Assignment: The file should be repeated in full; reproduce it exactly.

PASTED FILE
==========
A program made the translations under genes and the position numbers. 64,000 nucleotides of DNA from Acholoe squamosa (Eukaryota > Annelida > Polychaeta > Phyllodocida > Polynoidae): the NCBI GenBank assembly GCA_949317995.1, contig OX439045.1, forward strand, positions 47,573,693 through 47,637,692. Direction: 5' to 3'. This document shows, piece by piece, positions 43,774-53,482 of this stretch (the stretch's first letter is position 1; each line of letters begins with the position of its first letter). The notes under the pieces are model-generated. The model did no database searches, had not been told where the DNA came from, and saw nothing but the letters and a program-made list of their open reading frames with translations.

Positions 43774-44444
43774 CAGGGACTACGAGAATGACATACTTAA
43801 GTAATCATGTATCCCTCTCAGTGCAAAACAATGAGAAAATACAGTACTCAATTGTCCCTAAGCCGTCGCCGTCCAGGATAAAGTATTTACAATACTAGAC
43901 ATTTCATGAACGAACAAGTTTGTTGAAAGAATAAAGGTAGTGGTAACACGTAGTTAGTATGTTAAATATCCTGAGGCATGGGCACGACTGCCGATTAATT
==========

A program made the translations under genes and the position numbers. 64,000 nucleotides of DNA from Acholoe squamosa (Eukaryota > Annelida > Polychaeta > Phyllodocida > Polynoidae): the NCBI GenBank assembly GCA_949317995.1, contig OX439045.1, forward strand, positions 47,573,693 through 47,637,692. Direction: 5' to 3'. This document shows, piece by piece, positions 43,774-53,482 of this stretch (the stretch's first letter is position 1; each line of letters begins with the position of its first letter). The notes under the pieces are model-generated. The model did no database searches, had not been told where the DNA came from, and saw nothing but the letters and a program-made list of their open reading frames with translations.

Positions 43774-44444
43774 CAGGGACTACGAGAATGACATACTTAA
43801 GTAATCATGTATCCCTCTCAGTGCAAAACAATGAGAAAATACAGTACTCAATTGTCCCTAAGCCGTCGCCGTCCAGGATAAAGTATTTACAATACTAGAC
43901 ATTTCATGAACGAACAAGTTTGTTGAAAGAATAAAGGTAGTGGTAACACGTAGTTAGTATGTTAAATATCCTGAGGCATGGGCACGACTGCCGATTAATT